Technology, Complexity, and Risk: Social systems analysis of risky socio-technical systems and the likelihood of accidents
Burns,Tom R.; Machado,Nora;
Sociologia, Problemas e Práticas , 2009,
Abstract: this article conceptualizes the multi-dimensional "human factor" in risky technology systems and cases of accidents. a social systems theory is applied to the analysis of hazardous technology and socio-technical systems, their complex dynamics, and risky dimensions. the "human factor" is often vaguely identified as a risk factor in hazardous socio-technical systems, particularly when accidents occur. but it is usually viewed more or less as a "black box", under-specified and under-analyzed. three key aims of the article are: (1) to identify and theorize in a systematic way the multi-dimensional character of the "human factor" in risky systems and accidents; (2) to enable the systematic application of a substantial social science knowledge to the regulation of hazardous systems, their managers and operatives as well as regulators, especially relating to the "human factor;" (3) to serve as an guiding tool for researchers and regulators in the collection and organization of data on human and other factors in risky systems and accidents. in sum, the article proposes a systematic approach to analyzing many of the diverse human risk factors associated with complex technologies and socio-technical systems, thus contributing knowledge toward preventing - or minimizing the likelihood of - accidents or catastrophes.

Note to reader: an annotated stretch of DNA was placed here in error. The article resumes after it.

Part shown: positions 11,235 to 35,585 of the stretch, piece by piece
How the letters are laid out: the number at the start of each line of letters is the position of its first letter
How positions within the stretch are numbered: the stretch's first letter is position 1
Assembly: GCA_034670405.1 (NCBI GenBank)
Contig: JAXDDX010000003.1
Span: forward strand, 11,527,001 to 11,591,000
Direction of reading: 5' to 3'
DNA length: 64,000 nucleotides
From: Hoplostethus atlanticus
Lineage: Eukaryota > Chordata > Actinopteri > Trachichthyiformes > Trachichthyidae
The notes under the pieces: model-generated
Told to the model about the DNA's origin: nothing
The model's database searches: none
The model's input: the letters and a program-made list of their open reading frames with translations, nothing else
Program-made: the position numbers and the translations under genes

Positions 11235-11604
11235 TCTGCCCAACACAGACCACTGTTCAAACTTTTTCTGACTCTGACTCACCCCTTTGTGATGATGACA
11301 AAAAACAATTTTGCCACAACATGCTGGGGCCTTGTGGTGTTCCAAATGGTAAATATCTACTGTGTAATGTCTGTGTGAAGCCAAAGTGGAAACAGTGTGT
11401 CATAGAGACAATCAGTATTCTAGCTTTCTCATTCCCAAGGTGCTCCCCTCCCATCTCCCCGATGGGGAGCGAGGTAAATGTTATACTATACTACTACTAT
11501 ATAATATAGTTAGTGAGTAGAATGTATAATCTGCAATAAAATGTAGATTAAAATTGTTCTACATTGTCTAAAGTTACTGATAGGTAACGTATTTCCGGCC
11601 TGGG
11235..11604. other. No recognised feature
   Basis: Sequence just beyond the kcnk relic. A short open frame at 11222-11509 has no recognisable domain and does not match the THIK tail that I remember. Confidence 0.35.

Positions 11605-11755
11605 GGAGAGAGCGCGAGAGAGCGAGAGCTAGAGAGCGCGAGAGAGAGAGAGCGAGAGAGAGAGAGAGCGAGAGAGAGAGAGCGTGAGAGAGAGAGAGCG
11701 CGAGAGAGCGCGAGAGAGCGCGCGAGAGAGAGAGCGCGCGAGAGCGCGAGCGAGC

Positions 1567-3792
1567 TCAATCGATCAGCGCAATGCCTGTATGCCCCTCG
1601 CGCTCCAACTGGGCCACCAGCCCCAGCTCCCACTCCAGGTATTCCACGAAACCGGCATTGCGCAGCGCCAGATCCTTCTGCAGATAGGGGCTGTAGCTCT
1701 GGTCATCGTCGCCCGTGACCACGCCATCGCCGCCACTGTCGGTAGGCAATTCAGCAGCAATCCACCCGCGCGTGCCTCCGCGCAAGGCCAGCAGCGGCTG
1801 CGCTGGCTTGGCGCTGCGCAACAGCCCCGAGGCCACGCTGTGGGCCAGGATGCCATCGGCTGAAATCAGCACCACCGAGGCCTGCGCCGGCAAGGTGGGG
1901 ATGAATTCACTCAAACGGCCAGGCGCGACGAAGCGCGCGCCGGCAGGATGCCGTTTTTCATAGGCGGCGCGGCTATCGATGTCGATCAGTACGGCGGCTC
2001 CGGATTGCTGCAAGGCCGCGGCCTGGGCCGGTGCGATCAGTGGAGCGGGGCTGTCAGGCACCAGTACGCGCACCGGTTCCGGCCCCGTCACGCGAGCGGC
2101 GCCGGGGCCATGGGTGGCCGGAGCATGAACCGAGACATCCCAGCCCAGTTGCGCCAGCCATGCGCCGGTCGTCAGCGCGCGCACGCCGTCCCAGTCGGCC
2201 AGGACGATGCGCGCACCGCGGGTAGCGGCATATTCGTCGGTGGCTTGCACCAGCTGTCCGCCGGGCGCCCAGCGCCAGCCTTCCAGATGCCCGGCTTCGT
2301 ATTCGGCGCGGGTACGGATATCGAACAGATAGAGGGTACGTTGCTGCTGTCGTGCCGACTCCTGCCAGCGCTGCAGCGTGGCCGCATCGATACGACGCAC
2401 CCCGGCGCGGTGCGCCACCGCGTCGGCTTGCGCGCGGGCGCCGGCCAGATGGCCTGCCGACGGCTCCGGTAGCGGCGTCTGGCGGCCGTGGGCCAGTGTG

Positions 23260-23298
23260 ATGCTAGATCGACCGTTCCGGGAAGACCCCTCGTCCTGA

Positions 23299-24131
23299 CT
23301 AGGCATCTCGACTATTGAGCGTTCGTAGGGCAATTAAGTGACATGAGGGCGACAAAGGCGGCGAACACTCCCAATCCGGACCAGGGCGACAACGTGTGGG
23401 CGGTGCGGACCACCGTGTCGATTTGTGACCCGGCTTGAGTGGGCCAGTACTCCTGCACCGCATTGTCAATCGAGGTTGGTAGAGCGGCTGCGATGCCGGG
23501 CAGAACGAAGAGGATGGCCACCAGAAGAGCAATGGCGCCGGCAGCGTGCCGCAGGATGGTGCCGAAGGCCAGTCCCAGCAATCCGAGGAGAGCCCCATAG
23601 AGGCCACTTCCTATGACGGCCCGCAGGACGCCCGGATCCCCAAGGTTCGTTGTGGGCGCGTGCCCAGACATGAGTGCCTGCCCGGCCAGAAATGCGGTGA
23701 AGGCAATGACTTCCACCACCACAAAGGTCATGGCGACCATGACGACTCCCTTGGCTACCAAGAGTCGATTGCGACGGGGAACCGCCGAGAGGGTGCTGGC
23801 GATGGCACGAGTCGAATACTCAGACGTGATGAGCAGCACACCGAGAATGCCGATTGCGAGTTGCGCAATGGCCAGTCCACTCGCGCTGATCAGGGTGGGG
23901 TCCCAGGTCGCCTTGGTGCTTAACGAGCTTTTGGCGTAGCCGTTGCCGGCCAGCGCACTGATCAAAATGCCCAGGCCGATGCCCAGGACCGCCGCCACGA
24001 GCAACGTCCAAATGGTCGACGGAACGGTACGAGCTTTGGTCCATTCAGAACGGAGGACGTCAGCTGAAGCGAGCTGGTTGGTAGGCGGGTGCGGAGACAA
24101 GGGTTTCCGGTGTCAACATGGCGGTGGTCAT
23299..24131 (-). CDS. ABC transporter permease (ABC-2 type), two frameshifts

Technology, complexity, and risk: a social systems perspective on the discourses and regulation of the hazards of socio-technical systems
Burns,Tom R.; Machado,Nora;
Sociologia, Problemas e Práticas , 2010,
Abstract: this is the second part of a two part article. in part i, a social systems theory was applied to the analysis of hazardous technology and socio-technical systems, their complex dynamics, and risky dimensions and likelihood of accidents. it identified many of the diverse human risk factors associated with complex technologies and socio-technical systems, thus contributing knowledge toward preventing - or minimizing the likelihood of - accidents or catastrophes. this second part of the article will systematically address the broader issues of risk conceptions, analysis, and management in contemporary society including policy and other practical aspects. the social systems perspective and its derivations are contrasted to such impressionistic conceptions as those of ulrich beck. section 1 of the paper introduces the topic of risk as a discursive concept in contemporary society. our point of departure is the social system approach introduced in part i, which is contrasted to that of ulrich beck, who eschews systematic theorizing at the same time that he denigrates empirical sociology. the section stresses that contemporary society is not so much threatened by high risks all around (as in ulrich beck’s “risk society”) but is more characterized by its developed risk discourses (a great deal owing to beck himself), risk consciousness, risk theorizing, and risk management. what is truly characteristic of modern society are discretionary powers to determine dimensions, levels, and regulation of risk, that is, choices can be made whether or not to develop a technology, whether or not to not to tightly regulate it, for instance limiting or banning its use or whether or not to allow its widespread application, and under what conditions. section 2 provides a brief review of our social systems framework, actor-system-dialectics (asd) theory. section 3 treats risk and risk analysis in a systems perspective, emphasizing the limitations of risk assessment and the risk management of